This diagnosis can make the process of selling other refineries in Brazil unfeasible because it shows how difficult it is to create a competitive fuel market. In 2019, Petrobras signed an agreement with Cade to sell eight refineries, half of its refining capacity.

Four were sold, and three received offers considered low: Repar (PR), Regap (MG) and Refap (RS). Rnest (PE) had no interested parties. A representative of an international investor says that Cade’s investigation in relation to the state-owned company’s pricing policy generates apprehension when it tries to sell other refineries.

Specialists warn that the state-owned price differential also inhibits importers and increases the risk of a lack of diesel in the country from next month. Without the capacity to produce all the fuel it consumes, Brazil imports 31% of the diesel and 25% of the gasoline sold at gas stations.

No option

CADE’s document to which GLOBO had access reveals concern of the agency’s technicians with suspicions of a “possible practice of anti-competitive conduct” by the state-owned company: “It is plausible, and this may be the subject of investigation, that the distortion refers, in fact, to a possible price discrimination of the crude oil supplier, which may be practicing different prices to the detriment of the represented refinery, favoring the refineries of the economic group itself, with which it has vertical integration”.

Furthermore, the first privatization of a refinery in the country revealed another structural problem: the lack of a crude oil market in Brazil. Until then, production went to Petrobras refineries or was exported. Thus, the other oil companies that operate in Brazil do not have the sale of oil in Brazil in their business plans. prefer to export.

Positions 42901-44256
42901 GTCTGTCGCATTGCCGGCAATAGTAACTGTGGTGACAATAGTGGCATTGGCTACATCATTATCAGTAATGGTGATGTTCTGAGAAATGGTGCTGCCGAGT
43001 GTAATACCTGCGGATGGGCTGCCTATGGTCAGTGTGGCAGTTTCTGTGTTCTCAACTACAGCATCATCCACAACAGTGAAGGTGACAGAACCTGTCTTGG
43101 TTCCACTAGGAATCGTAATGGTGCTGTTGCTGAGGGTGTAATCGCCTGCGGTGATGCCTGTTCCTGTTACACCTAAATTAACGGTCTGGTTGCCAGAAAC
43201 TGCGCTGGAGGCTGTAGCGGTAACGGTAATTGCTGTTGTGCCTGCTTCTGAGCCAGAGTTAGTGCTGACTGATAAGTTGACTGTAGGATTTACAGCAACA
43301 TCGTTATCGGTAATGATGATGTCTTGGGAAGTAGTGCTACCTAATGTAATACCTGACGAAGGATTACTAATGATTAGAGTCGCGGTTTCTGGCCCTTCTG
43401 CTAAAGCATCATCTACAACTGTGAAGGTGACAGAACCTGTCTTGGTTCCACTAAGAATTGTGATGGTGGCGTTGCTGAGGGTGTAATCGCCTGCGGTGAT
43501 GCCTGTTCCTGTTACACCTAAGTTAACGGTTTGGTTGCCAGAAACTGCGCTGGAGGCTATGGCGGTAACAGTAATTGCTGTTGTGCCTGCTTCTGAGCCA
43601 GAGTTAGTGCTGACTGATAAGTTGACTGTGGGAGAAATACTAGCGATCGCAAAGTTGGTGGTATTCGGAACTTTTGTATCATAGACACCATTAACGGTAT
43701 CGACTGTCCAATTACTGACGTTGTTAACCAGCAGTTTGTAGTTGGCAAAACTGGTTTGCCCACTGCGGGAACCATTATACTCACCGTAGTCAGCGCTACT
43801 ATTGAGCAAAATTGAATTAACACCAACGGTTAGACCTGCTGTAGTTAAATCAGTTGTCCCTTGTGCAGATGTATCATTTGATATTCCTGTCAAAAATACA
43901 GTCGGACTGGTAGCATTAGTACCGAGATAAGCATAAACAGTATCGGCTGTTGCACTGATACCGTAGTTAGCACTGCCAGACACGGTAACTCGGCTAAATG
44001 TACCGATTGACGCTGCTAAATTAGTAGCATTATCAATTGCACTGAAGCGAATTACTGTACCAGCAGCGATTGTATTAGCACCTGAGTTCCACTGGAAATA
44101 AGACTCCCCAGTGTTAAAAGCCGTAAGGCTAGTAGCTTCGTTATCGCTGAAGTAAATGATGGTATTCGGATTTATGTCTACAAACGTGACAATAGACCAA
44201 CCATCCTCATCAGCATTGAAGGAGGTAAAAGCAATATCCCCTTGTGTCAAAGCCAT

André Carvalho, from Veirano Advogados, highlights the tax issue. He explains that, in the export of oil, there is only an incidence of Income Tax on the profit of the operation. In the case of sales of barrels in Brazil outside the producing state, there is an incidence of PIS/Cofins:

“It is not necessarily an obstacle, but it is undoubtedly an additional cost compared to exports”, he says.

Even though it has been doing business in Brazil for two decades, Mubadala does not seem to have seen this point as a hindrance to the purchase of the refinery. However, according to industry sources, Acelen is now in the “uncomfortable” position of, in practice, only being able to buy oil from Petrobras, its competitor in the market.

As an alternative, it has been importing oil from other countries, but the operation is seen as a complement, since this logistics makes the final product more expensive and prevents Acelen from expanding its share in the Brazilian fuel market. It is with an eye on this equation, says a market source, that Petrobras would be setting the price of oil for Acelen, in line with what it can buy abroad.

“Brazil started the privatization of refineries, but the government’s program has proved to be flawed because Petrobras continues to practice prices below international parity, making competition difficult and generating a risk of shortages. On the one hand, there is a private refinery that practices prices of On the other, the company that operates in an integrated manner (from extraction to production of fuels)”, says Edmar Almeida, a professor at the Energy Institute at PUC-Rio, citing Petrobras’ difficulty in selling refineries. “It is a reflection of the attempt to control prices. Investors put political risk in the price.”

The price of intervention

Valéria Lima, director of the Brazilian Petroleum Institute (IBP), considers that the rise in the barrel, aggravated by the war in Ukraine, and the electoral calendar are complicating the opening of the market. For her, it is necessary to end the noise about attempts to control prices by the government:

“Competition will only come when we have more private refineries, as there will be more buyers for oil. We are in a process that is delayed. The longer we take, the more businesses lose value, since the peak of gasoline consumption in the world will be in next decade and diesel in 20 years.”